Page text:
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Technical environment

Technical environment

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Matisse Museum, Nice, Nice, France

LED lighting with tunable white for perfect storytelling

The rehanging of the “Fleurs et Fruits” by Henri Matisse at the Matisse Museum in Nice, France

A well-planned and well-executed lighting plan can shape the visitor experience and bring benefits for art conservation and preservation. This can be experienced at the Matisse Museum in Nice. We spoke with Aymeric Jeudy, Director at the Musée Matisse.

Henri Matisse does not need much introduction as being one of the world’s most beloved artists, and today many of his works are preserved and displayed at the ‘Musée de Matisse’ in Nice, France which opened in 1963. The converted country house is very near where Matisse lived and is situated in a public park, currently with the ‘Théatre de Nice’ by Calder displayed in front of the building. The main collection of around 600 Matisse works provides a tremendous opportunity to educate visitors of all ages, and the museum takes great care in telling the story of Matisse and his work to audiences ranging from young school groups to adults from the world over.

Environmental effects of architecture and art

The sheer popularity of Matisse means preservation for future generations becomes even more critical. This is the starting point of the many challenges the museum faces. Being situated on the south coast of France, managing the environment around the works is a challenging undertaking due to the high levels of heat, light and humidity. Humidity can vary between 30 and 75%, and a variety of insects look forward to making a breakfast of a Matisse work on paper on a regular basis, hence the enormous responsibility that the museum bears. The original Genoese style architecture from the 17th century has large windows allowing much daylight to enter the building. The museum’s extension and work designed by architect Jean-François Bodin provided an opportunity to update not only the way light is controlled, but also how the air is managed within all the spaces.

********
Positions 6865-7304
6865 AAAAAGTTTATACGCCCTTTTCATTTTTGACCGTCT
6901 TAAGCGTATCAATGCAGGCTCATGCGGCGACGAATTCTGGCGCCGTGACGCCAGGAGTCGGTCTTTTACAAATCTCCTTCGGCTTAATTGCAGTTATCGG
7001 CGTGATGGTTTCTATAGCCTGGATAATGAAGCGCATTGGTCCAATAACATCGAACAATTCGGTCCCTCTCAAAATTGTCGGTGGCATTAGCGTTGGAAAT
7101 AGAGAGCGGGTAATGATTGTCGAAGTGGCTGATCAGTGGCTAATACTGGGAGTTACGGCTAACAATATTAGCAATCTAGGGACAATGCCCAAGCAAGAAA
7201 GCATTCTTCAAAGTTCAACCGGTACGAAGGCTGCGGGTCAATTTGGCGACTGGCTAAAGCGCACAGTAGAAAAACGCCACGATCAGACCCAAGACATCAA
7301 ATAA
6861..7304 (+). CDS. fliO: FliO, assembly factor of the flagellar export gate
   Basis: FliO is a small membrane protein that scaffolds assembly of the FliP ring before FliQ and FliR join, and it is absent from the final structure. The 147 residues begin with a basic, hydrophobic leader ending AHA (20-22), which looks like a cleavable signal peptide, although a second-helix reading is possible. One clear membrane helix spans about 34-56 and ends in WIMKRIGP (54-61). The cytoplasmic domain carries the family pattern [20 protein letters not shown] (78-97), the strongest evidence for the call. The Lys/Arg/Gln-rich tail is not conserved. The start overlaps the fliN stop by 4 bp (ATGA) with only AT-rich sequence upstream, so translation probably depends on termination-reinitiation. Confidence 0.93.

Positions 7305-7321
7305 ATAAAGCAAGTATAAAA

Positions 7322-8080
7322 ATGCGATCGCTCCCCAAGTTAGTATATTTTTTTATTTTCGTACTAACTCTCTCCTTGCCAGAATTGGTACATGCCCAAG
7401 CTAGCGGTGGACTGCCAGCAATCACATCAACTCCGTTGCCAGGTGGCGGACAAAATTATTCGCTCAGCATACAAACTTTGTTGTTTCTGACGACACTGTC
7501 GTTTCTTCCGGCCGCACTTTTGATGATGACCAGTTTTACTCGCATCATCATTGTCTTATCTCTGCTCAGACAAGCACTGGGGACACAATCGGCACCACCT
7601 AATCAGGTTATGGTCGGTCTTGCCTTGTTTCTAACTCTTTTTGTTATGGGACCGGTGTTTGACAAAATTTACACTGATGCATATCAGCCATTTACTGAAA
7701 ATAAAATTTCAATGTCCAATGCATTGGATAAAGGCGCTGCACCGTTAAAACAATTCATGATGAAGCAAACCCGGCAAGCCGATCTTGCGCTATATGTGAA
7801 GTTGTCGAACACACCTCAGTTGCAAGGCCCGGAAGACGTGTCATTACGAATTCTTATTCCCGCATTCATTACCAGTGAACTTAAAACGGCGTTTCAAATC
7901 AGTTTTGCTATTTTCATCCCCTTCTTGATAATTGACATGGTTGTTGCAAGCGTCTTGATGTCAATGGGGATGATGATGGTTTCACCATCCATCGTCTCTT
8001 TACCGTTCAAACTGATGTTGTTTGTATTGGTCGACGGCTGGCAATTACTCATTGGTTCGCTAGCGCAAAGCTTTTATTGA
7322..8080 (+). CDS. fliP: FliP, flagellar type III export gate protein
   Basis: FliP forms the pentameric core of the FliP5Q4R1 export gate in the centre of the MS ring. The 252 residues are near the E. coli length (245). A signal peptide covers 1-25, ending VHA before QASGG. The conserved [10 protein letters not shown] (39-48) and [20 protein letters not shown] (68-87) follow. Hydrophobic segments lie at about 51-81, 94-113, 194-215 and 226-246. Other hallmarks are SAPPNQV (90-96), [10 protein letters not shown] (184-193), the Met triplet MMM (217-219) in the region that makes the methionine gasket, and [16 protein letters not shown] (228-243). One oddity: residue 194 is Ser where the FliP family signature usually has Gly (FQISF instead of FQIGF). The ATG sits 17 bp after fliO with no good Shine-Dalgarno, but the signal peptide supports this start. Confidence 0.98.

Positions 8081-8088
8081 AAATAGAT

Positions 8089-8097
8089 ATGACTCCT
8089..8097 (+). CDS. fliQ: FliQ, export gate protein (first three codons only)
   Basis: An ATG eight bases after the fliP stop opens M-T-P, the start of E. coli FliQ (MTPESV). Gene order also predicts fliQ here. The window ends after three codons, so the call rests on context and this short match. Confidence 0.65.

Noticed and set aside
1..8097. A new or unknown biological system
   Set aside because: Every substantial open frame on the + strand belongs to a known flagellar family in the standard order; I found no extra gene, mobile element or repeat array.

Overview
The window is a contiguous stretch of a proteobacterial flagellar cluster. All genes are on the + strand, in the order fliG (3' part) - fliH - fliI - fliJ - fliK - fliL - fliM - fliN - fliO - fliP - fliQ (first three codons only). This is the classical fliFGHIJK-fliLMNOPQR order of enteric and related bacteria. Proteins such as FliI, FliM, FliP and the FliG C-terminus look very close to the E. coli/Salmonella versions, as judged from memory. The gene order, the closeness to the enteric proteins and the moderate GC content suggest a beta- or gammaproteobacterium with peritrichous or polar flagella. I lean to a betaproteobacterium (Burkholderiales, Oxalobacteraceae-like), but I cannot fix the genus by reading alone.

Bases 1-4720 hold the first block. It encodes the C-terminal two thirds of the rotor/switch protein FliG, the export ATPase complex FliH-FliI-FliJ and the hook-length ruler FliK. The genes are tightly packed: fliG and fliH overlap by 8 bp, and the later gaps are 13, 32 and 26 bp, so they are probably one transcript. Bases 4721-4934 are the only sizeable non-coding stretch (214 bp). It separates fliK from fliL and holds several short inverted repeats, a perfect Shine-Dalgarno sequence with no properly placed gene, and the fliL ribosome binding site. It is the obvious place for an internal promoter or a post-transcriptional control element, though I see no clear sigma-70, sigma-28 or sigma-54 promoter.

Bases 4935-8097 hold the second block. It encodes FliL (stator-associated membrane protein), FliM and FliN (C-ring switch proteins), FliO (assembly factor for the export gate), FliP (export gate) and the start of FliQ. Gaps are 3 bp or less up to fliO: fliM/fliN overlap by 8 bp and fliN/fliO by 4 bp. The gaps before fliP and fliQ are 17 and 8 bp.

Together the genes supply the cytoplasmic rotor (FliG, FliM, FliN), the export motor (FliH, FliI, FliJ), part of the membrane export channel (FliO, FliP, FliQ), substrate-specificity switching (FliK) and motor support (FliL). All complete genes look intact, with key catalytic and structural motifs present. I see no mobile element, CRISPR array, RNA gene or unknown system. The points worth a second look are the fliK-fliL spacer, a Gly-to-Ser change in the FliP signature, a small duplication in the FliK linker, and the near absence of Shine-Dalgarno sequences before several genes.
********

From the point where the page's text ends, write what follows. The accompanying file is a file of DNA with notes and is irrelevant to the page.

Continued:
Matisse Museum, Nice

Artwork: © Succession H. Matisse 2024

Matisse Museum, Nice

Artwork: © Succession H. Matisse 2024

Tunable white technology and flexible control systems for perfect storytelling

Since 2017, the lighting has also been replaced with LED fixtures and combined with control systems to manage the illuminance. The visitor entrance is situated in the extension, and is below ground level — opposite the ticketing counter is where the enormous 4,10 x 8,7 metre “Fleurs et Fruits” cut out is displayed. When we first talked with the museum’s Director Aymeric Jeudy in 2020, he described a combination of requirements on conservation and the visitor experience. Although the work is omnipresent for visitors as they purchase their entrance tickets, many visitors walked right past it on their way to see other well-known exhibits. This was one of the reasons why the idea came up to use tunable white and dynamic light on the “Fleurs et Fruits” in order to help to tell the story, attract visitors’ attention as they enter the building, and reduce the overall cumulative light exposure time or ‘lux hours.’

The major re-exhibiting of the installation involved the complete re-design of the display set up, including replacing the showcasing together with Meyvaert. As “Fleurs et Fruits” is situated behind extra-clear and low-reflective glass, the combination of light and reflections comes into play. To ensure this worked in the right way, we spoke directly with the Meyvaert engineers to understand the glass properties and where lighting could be situated and reflections for visitors avoided. The glass has a specific coating, allowing light to pass through at some angles and not be reflected back to viewers.

Reflections on the project - Interview

After the opening, Matthew Cobham (global cluster manager Culture / Contemplation ERCO) spoke with Aymeric Jeudy, Director of the museum to understand their perspectives now that the project is complete. Aymeric has a diverse role which includes production of exhibitions, overseeing the protection of artworks and how they can be presented and managing buildings projects.